The mantra for marketing managers over the last decade is to enable a single view of the customer for all activity across all channels on all devices. The ability to segment your customers and prospects, with the intent of identifying specific buyer journeys and their associated personal propensity to buy, seems like marketing nirvana. In the time of COVID-19, it is even more relevant. However, in the era of big data innovation and location intelligence, this may not be the huge challenge it once appeared.
Customers in the modern era are able to address their research and buying preferences at almost any time, anywhere, via various media, and on multiple devices. The challenge for businesses is to be able to understand each individual buyer and engage with them such that the buyer feels that they are being personally looked after from someone who knows their requirements. This is especially true where people are following isolation practices and social distancing with many traditional stores either having to close or change their business model (e.g. to home delivery only).
In Australia, for member organisations such as Registered Clubs, this is important due to their connection to the local community. Despite these Clubs now currently being closed due to COVID-19, once restrictions are eased they will need to be much more focused in acquiring and understanding members.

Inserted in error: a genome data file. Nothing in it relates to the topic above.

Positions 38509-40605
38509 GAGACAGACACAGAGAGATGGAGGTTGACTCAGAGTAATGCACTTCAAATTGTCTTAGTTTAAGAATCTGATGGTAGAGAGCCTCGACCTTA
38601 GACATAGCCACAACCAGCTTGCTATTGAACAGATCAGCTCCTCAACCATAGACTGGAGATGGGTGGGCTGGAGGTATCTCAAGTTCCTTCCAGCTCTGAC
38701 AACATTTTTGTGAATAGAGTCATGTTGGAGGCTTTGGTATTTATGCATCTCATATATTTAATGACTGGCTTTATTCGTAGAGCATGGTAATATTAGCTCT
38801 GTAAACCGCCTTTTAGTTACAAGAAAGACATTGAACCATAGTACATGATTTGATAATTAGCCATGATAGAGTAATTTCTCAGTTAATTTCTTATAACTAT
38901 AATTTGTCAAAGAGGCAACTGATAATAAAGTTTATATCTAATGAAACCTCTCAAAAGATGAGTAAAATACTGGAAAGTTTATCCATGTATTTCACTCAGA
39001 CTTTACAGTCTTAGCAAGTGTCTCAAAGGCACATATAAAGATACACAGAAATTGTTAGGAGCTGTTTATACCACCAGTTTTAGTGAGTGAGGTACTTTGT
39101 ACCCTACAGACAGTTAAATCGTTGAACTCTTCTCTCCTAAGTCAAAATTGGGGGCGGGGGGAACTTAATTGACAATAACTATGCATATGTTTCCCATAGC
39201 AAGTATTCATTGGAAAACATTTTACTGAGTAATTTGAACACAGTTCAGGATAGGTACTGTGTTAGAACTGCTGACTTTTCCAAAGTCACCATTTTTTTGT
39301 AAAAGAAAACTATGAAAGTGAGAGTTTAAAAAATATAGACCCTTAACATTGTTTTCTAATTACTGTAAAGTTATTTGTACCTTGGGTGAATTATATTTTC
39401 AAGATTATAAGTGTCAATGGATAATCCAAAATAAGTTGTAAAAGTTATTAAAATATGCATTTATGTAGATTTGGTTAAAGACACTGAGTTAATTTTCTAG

Clubs capture a raft of data across various applications, about members and club visitors. Further, when that data is combined with regional demographic and other available data, the Club better understands:
- Where their members live
- The profile of their regular club visitors
- How much, when, and on what, members and visitors spend
- How to engage their members better to service their personal preferences
- How to track and manage problem gamblers and abusers of alcohol
- How to connect their members to each other to share services at favourable terms
- How to grow the club’s membership, attendance, and service levels
As an example, from a simple members address list (anonymised for privacy) a regional heat map can be easily produced of where the members live. When combined with broader transaction and other data, filters could then be applied on how often and when, which members visit the club, what is their average spend, and what is their demographic profile (e.g. family structure).
Further, general demographic data sets can be combined that profile typical people living within the Club’s vicinity including those people’s purchase patterns such as average earnings and how much is spent eating out at restaurants. That then provides insights into how the Club might better target members and visitors to promote the use of the Club.
An example of such a heat map in Mapcite is shown below for a Club north of Sydney, which can be “drilled-down” to localities and even individual street levels.
Customer engagement has always been a marketing mantra. COVID-19 has made it a necessity for survival.
Author: Stephen Walker, GM Centre of Excellence for Geospatial in Australia